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Spouses have strong causal influence over alcohol abuse risk

Man and woman toasting a wine glasses. Romantic momentSpouses with uncontrolled drinking problems have a 'large and rapid' CAUSAL influence on the likelihood their partner will also be diagnosed with an alcohol use disorder. Reuters Health reports that this is according to a long-term study of married couples in Sweden.

After a husband was first diagnosed with alcohol use disorder (AUD), his wife’s risk of a similar diagnosis immediately rose 14-fold compared to women whose husbands did not have that diagnosis, researchers found. But then her risk fell during the next couple of years to about four-fold. Similarly, husbands’ risk shot up nine-fold after a wife’s diagnosis, then declined to about three-fold.

It’s long been known that spouses tend to resemble each other in alcohol consumption and abuse, the report says the study team writes, but it hasn’t been clear whether that’s because people with similar habits seek each other out, or because partners exert a strong influence on one another.

When the researchers looked at whether people had alcohol use disorders before their first marriage, and what happened in second and third marriages, they found that one spouse experiencing the disorder strongly influences the other’s current risk.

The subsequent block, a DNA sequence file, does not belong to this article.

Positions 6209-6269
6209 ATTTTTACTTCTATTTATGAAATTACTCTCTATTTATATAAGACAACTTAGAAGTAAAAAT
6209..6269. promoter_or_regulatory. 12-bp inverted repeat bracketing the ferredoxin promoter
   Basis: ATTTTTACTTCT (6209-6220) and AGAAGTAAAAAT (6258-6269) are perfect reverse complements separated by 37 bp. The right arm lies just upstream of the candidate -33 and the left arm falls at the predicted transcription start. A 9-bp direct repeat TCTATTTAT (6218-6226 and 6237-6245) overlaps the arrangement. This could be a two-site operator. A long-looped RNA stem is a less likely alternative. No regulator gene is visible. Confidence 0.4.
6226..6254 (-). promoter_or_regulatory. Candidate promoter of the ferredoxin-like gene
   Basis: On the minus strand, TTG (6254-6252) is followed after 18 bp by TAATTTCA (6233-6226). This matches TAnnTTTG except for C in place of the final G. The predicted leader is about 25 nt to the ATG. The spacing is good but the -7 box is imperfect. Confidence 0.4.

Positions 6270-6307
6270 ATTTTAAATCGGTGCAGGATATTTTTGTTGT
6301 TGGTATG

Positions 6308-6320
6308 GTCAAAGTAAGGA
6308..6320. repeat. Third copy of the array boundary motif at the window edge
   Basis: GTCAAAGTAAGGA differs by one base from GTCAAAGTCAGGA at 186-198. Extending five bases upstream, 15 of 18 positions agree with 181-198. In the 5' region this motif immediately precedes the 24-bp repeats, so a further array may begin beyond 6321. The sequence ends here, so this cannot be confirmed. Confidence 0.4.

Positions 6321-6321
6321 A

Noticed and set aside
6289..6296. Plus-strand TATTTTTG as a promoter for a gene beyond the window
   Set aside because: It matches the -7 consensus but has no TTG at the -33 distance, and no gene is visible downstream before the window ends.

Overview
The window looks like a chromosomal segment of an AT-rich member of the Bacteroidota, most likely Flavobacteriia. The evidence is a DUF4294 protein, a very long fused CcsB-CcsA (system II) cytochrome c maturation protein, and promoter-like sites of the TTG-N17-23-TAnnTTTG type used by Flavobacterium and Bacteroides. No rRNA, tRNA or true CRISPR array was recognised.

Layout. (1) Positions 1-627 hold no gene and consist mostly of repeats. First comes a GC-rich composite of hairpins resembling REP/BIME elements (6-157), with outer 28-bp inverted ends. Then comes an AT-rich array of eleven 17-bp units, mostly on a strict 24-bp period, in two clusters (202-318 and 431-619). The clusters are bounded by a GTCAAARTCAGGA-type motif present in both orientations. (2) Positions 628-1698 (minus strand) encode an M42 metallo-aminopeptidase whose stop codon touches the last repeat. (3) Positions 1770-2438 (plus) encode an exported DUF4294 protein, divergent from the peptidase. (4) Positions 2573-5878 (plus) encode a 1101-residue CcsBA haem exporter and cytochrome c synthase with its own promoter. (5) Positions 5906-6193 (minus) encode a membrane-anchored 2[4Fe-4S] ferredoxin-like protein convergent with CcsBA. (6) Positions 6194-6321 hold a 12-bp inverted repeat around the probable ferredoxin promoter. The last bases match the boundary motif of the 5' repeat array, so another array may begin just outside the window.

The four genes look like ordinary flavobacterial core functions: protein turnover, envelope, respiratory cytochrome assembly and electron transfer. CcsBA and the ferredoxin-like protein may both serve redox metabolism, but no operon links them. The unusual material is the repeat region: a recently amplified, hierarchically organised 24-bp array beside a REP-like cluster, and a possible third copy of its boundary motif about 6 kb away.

“Marriage partners can have a very substantial and causal effect on each other’s risk for AUD. In treating one married individual, you need to take their spouse into account,” lead author Dr Kenneth S Kendler, a professor of psychiatry and human and molecular genetics at Virginia Commonwealth University, in Richmond, is quoted in the report as saying.

About 15m adults in the US age 18 or older have alcohol use disorder, according to the National Institute on Alcohol Abuse and Alcoholism (NIAAA). An estimated 88,000 people with AUD die from alcohol-related causes annually, including liver damage, certain cancers and car crashes.

For the new analysis, which is the largest and first to look at risk over time and across multiple marriages, Kendler and his colleagues examined data collected from Swedish medical, criminal and pharmacy registries of residents born between 1960 and 1990. They identified 8,562 couples in first marriages with no history of alcohol use disorder in either partner prior to marriage and one spouse developing the disorder during the marriage.